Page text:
What is Fuchs' dystrophy and how can it put your sight at risk?

26 October 2021

Author: Kate Green

Fuchs' dystrophy

What is Fuchs’ dystrophy?


Fuchs’ dystrophy (also known as Fuchs’ Endothelial Corneal Dystrophy, or FECD) is an eye condition that impacts your cornea, causing your vision to deteriorate over a long period. The cornea is the transparent layer at the front of your eye and it is irregularities and bumps on the cornea that lead to refractive errors. The health of the cornea is very important for your overall eye health and standard of vision, so Fuchs’ dystrophy can have devastating effects on your vision if left untreated. It can also cause discomfort, as well as impairing your vision.


At the back of your cornea is a layer of cells – this is called the endothelium and it is responsible for maintaining the correct amount of fluid within the cornea. This enables you to see well. As you get older, everyone naturally loses some endothelial cells. The loss is small-scale and does not typically affect your vision to the point that you need to worry about it. However, with Fuchs’ dystrophy, more endothelial cells are lost in a shorter time frame, leading to a build-up of fluid within the cornea. This in turn leads to increased corneal thickness and swelling, resulting in blurry vision and other symptoms.


Fuchs’ is a genetic disease; if a parent has Fuchs’ dystrophy, their child has a 50% chance of developing the condition in their lifetime. Interestingly, Fuchs’ is three to four times more common in women than in men. It typically occurs in both eyes and usually begins to display symptoms once people reach their 40s or 50s, although it can present earlier.


What are the symptoms of Fuchs’ dystrophy?


There are a number of symptoms of Fuchs’ dystrophy that sufferers of the condition are likely to experience. However, it’s important to note that some people with Fuchs’ never develop any notable symptoms so their condition is only diagnosed at a standard eye test, rather than as a result of them visiting an optician with vision issues.


Common symptoms include:

  • Blurry vision
  • Halos appearing around bright lights
  • Light sensitivity
  • Grit-like feeling in the eye
  • Eye pain
  • Poor colour contrast
  • Worsening depth perception
  • Varying vision throughout the day


The most common first sign of Fuchs’ dystrophy is blurry vision. This typically occurs because of a five step process:

  1. The endothelium deteriorates
  2. This causes small bumps to occur on the back of the cornea
  3. Fluid then begins to build within the cornea
  4. This results in swelling (known as corneal edema)
  5. The swelling leads to blurry or cloudy vision

(Source: Hopkins Medicine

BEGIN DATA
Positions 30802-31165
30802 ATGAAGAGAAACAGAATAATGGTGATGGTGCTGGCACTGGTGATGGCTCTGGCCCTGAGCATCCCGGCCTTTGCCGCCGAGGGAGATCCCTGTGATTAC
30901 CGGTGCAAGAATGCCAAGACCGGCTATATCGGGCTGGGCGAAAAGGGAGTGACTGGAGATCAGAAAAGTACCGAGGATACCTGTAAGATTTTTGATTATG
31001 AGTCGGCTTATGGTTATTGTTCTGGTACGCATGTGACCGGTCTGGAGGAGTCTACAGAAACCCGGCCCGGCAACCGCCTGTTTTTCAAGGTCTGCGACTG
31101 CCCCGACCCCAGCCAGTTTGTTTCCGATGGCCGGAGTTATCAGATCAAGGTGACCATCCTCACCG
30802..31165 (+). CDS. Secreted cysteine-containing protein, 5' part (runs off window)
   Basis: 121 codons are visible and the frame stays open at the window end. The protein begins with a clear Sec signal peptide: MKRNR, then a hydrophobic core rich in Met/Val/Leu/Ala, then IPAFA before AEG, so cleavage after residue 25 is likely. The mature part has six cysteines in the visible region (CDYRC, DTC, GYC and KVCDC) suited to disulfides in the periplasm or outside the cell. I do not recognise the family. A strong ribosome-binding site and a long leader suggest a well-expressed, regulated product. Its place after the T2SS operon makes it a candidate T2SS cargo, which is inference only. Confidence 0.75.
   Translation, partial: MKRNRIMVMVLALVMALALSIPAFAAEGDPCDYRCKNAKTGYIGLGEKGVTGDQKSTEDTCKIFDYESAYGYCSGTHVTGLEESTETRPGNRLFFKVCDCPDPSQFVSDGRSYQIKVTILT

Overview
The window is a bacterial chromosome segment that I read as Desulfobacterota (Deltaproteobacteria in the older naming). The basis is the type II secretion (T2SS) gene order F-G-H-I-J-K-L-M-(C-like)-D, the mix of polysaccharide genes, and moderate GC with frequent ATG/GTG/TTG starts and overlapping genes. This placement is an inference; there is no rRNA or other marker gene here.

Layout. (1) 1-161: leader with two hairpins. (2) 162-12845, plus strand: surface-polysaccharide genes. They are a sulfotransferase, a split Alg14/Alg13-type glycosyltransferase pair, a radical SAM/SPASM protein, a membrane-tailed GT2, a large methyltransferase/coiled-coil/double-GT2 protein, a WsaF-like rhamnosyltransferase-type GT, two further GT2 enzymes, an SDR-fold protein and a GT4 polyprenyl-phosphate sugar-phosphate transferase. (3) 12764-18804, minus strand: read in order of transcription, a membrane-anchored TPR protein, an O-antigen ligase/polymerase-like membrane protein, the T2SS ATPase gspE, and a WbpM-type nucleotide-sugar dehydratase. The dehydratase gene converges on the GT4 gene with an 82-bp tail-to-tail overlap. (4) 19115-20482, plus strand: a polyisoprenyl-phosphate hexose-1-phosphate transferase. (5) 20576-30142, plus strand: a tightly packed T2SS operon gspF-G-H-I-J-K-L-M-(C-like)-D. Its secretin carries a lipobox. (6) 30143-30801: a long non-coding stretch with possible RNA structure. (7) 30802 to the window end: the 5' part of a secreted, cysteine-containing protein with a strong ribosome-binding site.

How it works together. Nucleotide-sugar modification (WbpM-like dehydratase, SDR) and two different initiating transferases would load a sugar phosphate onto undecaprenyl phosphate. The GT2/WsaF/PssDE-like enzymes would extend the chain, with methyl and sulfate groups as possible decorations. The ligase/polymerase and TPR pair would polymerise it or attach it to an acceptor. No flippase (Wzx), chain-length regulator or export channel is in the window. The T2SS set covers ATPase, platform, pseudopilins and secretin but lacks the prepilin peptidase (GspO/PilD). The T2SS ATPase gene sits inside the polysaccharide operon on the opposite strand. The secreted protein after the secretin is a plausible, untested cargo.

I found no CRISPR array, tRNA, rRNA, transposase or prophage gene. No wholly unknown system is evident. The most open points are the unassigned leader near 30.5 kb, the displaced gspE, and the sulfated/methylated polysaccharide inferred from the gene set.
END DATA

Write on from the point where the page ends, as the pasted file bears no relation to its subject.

Your vision is likely to be blurry in the morning as the cornea swells as you sleep. This happens even in people who don’t suffer with Fuchs’ dystrophy, although the condition does heighten the problem. Throughout the day, some of the fluid that has built up in the cornea can evaporate, improving your vision as a result.


How is Fuchs’ dystrophy diagnosed?


As we briefly touched on earlier, people with Fuchs’ dystrophy are first diagnosed with the condition at an eye test. They will usually have noticed some visual changes and seek medical advice as a result, but some people won’t actually know they have the disease as it doesn’t affect their vision.


At the eye test, you would have a pachymetry test which measures your corneal thickness. People with Fuchs’ dystrophy tend to have thicker corneas so this measurement with a pachymeter is a great indicator when it comes to diagnosing the condition.


We also previously talked about the loss of endothelial cells and how this process is sped up by Fuchs’ dystrophy. A confocal/specular microscope examines your corneal endothelium to measure the number, density and shape of endothelial cells. This is known as an ECC test (Endothelial Cell Count test) and again provides an accurate indication of just how much your eye health has been impacted by Fuchs’ dystrophy.


Can corneal transplants treat Fuchs’ dystrophy?


Yes, corneal transplants are the best treatment for severe Fuchs’ dystrophy. Until the condition affects your vision or causes you pain, you won’t actually need any treatment. For less advanced Fuchs’ dystrophy, you could try using tinted glasses to help with any light sensitivity that may be causing you discomfort.


If you find that your condition is severe and it is impacting your vision on a daily basis, it is possible that you will need a corneal transplant. There are two types of corneal transplant which can be used to treat Fuchs’ dystrophy, DSEK and DMEK.


DSEK (Descemet's stripping endothelial keratoplasty) is the most common type of corneal transplant. This is a process whereby the recipient receives a new endothelium as well as stroma from the donor cornea.


DMEK (Descemet's membrane endothelial keratoplasty) is a corneal transplant which only relies on the endothelium and Descemet’s membrane from the donor, rather than the stroma too. DMEK corneal transplants actually transplant a thinner layer of tissue than occurs in DSEK, bringing a quicker recovery time and better visual results. There is some risk of rejection with all transplant operations, but this number sits at 7-8% for DSEK and only 1% for DMEK.


Corneal transplants to treat Fuchs’ dystrophy only remove and replace the deepest corneal layers. A small incision is made in the cornea to remove the innermost damaged layer. The new healthy cornea is inserted through this same incision before it is closed, either with stiches or on its own. Although the surgery itself takes less than an hour, it may be up to six months before you see complete visual improvement.

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